Strutt & Parker has announced that its long-established Chelsea SW3 residential estate agency team has vacated its premises at 43 Cadogan Street, with staff teaming up with colleagues at the firm’s flagship Knightsbridge branch at 66 Sloane Street.
Strutt & Parker Sloane Street will now cover prime residential sales and letting across Chelsea, Knightsbridge, Belgravia, Mayfair, Westminster and Pimlico, while the premises at on Cadogan Street is now home to the firm’s National Country House Department.
Louis Harding, head of London residential agency at Strutt & Parker, said: “By combining our formidable teams in Knightsbridge and Chelsea we are strengthening our offering and service to clients who expect the very best. The merged team now has over 100 years of prime central London estate agency experience between them, with an exceptional breadth of knowledge and expertise.”
“This decision was a logical and natural move for us. The teams already work closely together as they cover neighbouring patches with offices only 600 metres apart. The prime positioning of our flagship office at 66 Sloane Street offers the perfect base for the combined team to successfully cover the Knightsbridge, Belgravia and Chelsea markets.”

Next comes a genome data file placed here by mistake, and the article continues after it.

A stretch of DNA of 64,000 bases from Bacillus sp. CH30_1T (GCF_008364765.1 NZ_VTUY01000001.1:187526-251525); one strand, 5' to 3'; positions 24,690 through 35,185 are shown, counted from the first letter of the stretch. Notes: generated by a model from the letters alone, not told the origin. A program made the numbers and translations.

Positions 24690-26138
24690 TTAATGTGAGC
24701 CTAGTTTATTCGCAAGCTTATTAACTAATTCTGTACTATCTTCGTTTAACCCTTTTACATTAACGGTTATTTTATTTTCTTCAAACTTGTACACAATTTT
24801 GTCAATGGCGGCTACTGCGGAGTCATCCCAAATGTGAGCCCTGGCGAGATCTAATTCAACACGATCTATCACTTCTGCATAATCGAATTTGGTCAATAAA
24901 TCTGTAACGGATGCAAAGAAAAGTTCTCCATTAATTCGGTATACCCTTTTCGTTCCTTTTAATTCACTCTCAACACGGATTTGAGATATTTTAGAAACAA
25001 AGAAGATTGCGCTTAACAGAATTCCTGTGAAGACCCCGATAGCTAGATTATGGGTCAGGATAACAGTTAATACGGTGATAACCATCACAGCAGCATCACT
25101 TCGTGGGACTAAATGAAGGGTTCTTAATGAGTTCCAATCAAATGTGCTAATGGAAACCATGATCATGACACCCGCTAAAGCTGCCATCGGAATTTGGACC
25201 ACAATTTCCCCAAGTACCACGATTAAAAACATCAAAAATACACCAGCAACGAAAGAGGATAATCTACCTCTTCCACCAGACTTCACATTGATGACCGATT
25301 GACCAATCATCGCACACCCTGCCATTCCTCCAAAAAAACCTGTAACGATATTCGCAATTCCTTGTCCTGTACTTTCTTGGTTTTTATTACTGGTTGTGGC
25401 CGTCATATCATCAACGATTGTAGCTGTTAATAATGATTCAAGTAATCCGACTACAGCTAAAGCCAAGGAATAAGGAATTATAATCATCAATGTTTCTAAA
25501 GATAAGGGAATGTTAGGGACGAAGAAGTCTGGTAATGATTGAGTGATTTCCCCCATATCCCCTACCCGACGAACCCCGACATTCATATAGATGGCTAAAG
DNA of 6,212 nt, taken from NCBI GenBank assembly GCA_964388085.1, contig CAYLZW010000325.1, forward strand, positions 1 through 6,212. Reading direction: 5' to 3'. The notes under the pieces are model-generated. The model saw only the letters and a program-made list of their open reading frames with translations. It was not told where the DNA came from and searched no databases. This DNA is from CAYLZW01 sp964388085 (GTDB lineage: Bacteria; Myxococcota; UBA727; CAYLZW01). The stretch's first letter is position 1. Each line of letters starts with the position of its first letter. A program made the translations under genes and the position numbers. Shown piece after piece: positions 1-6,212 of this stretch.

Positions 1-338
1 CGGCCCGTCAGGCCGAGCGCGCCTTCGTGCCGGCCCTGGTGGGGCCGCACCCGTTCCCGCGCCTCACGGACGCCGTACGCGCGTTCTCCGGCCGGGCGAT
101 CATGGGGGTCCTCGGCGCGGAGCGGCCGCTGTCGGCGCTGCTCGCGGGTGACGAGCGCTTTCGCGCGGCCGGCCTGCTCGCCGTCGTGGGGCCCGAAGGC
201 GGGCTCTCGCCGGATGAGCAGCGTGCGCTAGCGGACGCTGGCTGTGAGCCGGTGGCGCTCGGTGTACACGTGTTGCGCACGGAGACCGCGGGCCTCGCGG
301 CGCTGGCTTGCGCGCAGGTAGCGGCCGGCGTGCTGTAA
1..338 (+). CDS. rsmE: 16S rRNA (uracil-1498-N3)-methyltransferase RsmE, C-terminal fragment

The decision to merge the Knightsbridge and Chelsea teams at 66 Sloane Street comes just a few weeks after Strutt & Parker warned that in a worst-case scenario property prices in some parts of London could fall by up to 10% this year.
The company predicts that the potentially largest price declines are likely to take place in prime central London.
A recent statement from Strutt & Parker said: “The short-term impact in this part of the market could be much gloomier with drops year-on-year of up to 10% although these price falls are likely to only be felt in very low trade environments, specific sub-markets, or with properties that have no other option but to transact at the current time.”
The agency believes that the best-case scenario for prime central London is for prices to remain broadly unchanged over the next few months, supported by what it sees as the “positive impact” of the stamp duty holiday.